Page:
"All Over The Guy" is a contemporary romantic comedy about the quest to find the "one" when "the one" doesn't know he's the "one." It explores the unlikely pairing of two 20-somethings ... See full summary »
An unassuming pet photographer is thrown into serious action, adventure and romance when he's forced to marry a Croatian bride and spend his honeymoon at a remote tropical resort where she is kidnapped.
Regardless of what some of the more jaded and pseudo sophisticated critics may say this little film is not only charming, but it has a significant message to impart. A woman, who believes that she should care enough about herself not to give her virtue away to any or every Tom, Dick and Harry, is faced with the dilemma that life is passing her by while she awaits the man of her dreams.
She's 25 and has not yet surrendered her virginity despite the fact that she feels passionate about wanting to find someone who cares about her and who she cares about, too. Furthermore, the element of physical attraction must also be present, in the equation, otherwise she knows it just won't be right. One can blame Disney's romantic renderings, of the happily-ever-after prince and princess fairy tales, for the high standards this woman has. However, by the same token, morals enter into her viewpoint, as well, when dealing with married men who hit on her.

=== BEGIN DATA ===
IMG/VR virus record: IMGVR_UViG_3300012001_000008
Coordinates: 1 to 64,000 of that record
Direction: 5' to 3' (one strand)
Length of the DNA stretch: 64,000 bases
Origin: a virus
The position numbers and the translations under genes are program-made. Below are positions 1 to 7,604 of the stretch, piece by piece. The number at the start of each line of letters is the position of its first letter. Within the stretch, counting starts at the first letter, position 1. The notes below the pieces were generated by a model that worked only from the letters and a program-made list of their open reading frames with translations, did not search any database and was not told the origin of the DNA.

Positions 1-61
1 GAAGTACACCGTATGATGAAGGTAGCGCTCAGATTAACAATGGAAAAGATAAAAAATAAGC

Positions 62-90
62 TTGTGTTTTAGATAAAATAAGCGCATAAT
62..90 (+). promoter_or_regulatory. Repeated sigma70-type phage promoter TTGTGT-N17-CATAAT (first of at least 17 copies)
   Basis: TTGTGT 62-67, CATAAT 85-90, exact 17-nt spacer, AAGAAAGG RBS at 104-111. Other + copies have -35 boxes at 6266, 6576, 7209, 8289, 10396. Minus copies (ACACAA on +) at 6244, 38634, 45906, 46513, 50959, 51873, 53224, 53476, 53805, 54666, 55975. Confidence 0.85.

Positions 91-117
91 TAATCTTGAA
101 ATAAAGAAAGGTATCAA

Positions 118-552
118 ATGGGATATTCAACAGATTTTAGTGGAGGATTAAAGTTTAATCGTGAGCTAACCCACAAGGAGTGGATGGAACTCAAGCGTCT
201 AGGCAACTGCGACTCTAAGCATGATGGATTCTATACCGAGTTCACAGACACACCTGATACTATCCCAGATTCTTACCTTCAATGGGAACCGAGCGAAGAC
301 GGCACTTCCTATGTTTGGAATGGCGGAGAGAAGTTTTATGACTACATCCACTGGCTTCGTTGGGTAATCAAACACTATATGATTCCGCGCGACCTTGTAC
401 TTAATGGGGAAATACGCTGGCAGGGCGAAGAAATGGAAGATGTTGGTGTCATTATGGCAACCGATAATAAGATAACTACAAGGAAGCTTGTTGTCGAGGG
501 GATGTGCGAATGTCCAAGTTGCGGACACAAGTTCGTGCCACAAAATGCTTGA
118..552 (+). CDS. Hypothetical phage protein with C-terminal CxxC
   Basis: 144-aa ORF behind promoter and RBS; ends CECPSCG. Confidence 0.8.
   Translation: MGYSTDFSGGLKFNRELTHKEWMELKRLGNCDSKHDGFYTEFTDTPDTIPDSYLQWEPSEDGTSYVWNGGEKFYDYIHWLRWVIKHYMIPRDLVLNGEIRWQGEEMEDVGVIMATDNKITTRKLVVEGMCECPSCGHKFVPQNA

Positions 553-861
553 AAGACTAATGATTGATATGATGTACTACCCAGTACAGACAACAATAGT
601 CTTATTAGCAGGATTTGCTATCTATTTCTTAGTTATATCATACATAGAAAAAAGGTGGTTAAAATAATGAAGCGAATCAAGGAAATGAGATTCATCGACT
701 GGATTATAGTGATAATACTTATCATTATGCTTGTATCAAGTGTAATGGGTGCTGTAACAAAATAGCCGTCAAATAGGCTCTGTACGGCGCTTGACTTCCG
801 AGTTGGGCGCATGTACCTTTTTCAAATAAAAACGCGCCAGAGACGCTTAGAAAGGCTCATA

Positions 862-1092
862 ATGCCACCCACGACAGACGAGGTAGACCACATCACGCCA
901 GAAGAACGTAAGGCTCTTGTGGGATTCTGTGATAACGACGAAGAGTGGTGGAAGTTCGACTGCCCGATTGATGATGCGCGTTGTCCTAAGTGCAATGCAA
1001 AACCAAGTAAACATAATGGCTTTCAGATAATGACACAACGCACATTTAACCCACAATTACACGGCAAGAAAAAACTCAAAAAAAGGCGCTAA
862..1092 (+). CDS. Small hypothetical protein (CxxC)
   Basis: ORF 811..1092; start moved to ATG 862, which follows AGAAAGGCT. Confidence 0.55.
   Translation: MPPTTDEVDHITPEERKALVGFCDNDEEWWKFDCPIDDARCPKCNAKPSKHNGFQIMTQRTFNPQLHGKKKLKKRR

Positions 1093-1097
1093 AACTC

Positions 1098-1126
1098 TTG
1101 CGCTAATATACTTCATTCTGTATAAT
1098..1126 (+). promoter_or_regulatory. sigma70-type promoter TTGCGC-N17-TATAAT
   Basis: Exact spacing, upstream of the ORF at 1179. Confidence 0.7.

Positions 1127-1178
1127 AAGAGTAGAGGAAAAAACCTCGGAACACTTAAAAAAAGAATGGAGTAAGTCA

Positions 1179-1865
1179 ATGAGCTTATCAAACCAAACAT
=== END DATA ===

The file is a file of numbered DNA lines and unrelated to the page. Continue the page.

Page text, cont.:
She's simply an idealist who writes and performs music, with longing and intensity, about what she wants and doesn't want to have to settle for less than the beauty of true love. Experiencing one fiasco after another she begins to see how impossible the perfection she's seeking is to achieve. She learns the lesson: "Be careful what you wish for," first hand. And it finally dawns on her that the man she was searching for is not the dramatically handsome, charismatic type, oozing with finesse and savoir-faire, but -instead- the somewhat nondescript and stalwart, supportive friend she's loved all along...
The ensemble of actors are uniformly real and believable in their parts. Michael Harris, in particular, playing a famous composer who equates women with food, is very attractive and sensitively seductive as the engaging cad who deflowers the leading lady. The tunes and lyrics, to the songs Marla Schaffel sings, are soulfully written and performed movingly, with great pathos. I highly recommend this film to everyone who has ever yearned for love and for those who continue to do so.
1 of 1 people found this review helpful.
Was this review helpful to you?